Calls to better understand and integrate the data supply chain are growing however, not least because of the increasingly borderless nature of both data and delivery of financial services and the need for companies operating in Asia to still comply with or at least achieve alignment with the US and EU requirements.
That said, Asian firms have an opportunity to leapfrog their Western counterparts. Asian banks for example have in recent years started to build their own technology, and have had to make some tough data choices – to adhere to one data source, or to use multiple sources of data. Increasingly, machine learning and predictive analytics are compelling companies to build their data lakes in-house, so they have singularity of the source versus relying on many third parties. Making the right data choice at the beginning will set the course for many firms for the future.
The emerging market opportunity: One data, one source?
In recent years, we have observed that the financial services industry’s data needs are broad and ever evolving. There is a growing need for coverage of all asset classes and instruments; trustworthy reference and master data, real-time market data, pricing and valuation data; and business critical analytics and risk calculations. Real-time data is particularly critical for firms assessing market liquidity, tracking volatility and managing risks.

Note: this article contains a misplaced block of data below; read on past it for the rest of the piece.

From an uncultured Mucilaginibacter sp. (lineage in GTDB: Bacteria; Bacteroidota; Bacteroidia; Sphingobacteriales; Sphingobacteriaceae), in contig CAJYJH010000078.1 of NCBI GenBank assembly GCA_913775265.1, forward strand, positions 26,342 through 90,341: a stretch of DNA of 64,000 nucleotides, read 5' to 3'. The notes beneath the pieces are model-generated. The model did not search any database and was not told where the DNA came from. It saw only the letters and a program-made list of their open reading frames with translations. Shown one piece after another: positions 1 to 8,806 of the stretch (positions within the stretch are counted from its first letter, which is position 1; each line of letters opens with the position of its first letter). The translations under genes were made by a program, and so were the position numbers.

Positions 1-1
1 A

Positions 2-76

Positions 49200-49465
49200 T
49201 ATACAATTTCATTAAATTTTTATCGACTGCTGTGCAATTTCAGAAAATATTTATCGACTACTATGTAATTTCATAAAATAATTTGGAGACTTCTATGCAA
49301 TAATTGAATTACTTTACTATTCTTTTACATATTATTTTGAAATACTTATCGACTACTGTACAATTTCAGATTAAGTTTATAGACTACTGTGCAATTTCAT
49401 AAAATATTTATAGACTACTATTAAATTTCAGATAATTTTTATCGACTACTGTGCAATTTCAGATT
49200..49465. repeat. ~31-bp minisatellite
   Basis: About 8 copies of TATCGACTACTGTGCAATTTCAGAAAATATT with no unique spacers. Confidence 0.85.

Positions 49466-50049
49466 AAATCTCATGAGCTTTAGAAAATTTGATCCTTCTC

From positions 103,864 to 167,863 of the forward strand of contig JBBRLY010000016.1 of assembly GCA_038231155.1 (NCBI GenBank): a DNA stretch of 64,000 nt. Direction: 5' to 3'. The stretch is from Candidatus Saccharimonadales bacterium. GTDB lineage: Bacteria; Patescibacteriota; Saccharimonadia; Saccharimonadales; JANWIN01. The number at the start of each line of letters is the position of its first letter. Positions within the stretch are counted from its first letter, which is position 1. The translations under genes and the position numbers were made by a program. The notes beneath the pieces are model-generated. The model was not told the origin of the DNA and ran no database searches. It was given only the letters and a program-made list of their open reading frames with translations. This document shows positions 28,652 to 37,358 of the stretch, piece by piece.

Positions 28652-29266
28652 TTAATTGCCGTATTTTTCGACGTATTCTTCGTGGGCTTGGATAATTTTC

All of these factors are compounded by extensive regulatory and accounting requirements which demand complex and defendable data linkages. While data needs are becoming more complex, there is a greater need from CDOs for simplification of data and technology processes.
Interestingly, some financial services players in emerging markets may have an advantage over longer established and more global players. Being cost sensitive and often sparsely resourced ironically creates a hedge against falling into the fragmented data trap. Many of these firms prefer lighter, cloud-ready technology platforms that offer flexibility and agility. Acquiring high quality data from a comprehensive source can help create efficiencies in cost and compliance management by reducing the knock-on technological, energy, legal and operational costs of connectivity to multiple data sources.
Over the long-term, the industry may eventually be moving towards one data source for their primary data needs, and identifying a reliable technology partner that can serve as their trusted single data source. One data source creates data consistency across desks, reduces data breaks across business workflows, and reduces operating risks and overall data costs. Cost as we understand from our clients, is the greatest pain point for CDOs today. In fact, 60% of our survey respondents said they plan to move to a single primary data vendor, and a further 31% said they are looking to decrease vendors.
One thing appears to be beyond dispute – as market data, analysis and insight becomes even more important and regulatory data needs grow, access to quality data through less fragmented sources will rise up the agenda of CDOs and global data leaders around Asia.
[The author is Global Head of Enterprise Data, Bloomberg LP]